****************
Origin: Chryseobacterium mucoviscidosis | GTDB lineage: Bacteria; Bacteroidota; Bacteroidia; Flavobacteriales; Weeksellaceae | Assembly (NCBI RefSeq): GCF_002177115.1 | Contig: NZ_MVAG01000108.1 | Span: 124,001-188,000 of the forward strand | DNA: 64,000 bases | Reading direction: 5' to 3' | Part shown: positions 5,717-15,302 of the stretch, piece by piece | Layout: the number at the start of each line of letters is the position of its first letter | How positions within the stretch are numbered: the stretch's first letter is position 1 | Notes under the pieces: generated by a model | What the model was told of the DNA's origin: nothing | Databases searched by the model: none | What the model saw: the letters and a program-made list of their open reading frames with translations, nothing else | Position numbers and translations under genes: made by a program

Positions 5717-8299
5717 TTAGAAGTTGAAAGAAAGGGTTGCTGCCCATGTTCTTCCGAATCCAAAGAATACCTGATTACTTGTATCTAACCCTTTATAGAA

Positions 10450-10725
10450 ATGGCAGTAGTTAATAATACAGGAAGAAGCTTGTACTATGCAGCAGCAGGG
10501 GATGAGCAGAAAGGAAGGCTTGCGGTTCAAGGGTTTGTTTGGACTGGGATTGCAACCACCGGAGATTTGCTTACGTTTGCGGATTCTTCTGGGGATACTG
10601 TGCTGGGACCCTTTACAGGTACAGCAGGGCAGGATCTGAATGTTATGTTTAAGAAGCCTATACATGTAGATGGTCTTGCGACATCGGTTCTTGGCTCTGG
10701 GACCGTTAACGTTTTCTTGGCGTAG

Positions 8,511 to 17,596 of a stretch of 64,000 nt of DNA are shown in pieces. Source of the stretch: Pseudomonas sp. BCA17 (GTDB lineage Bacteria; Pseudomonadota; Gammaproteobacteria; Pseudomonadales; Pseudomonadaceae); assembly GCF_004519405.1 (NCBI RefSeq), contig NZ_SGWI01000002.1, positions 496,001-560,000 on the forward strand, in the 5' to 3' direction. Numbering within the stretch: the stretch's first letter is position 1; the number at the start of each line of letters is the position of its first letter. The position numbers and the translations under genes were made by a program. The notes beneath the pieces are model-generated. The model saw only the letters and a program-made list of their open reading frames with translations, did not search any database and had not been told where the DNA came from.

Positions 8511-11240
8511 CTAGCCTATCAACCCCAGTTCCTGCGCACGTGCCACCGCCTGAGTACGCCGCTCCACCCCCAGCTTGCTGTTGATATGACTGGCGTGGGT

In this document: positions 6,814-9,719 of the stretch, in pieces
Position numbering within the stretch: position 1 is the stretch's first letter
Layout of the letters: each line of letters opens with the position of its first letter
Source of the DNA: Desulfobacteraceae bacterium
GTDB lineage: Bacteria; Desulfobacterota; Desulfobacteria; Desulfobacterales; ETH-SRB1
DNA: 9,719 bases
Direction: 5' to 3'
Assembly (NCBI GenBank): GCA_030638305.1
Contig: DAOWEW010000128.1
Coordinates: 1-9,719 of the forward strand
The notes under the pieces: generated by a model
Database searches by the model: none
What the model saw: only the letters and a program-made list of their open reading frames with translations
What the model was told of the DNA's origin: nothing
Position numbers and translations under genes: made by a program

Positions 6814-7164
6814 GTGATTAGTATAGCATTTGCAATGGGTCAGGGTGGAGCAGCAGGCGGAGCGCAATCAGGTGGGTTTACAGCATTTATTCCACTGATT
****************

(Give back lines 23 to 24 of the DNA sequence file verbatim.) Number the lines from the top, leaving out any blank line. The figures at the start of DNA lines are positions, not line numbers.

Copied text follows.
Database searches by the model: none
What the model saw: only the letters and a program-made list of their open reading frames with translations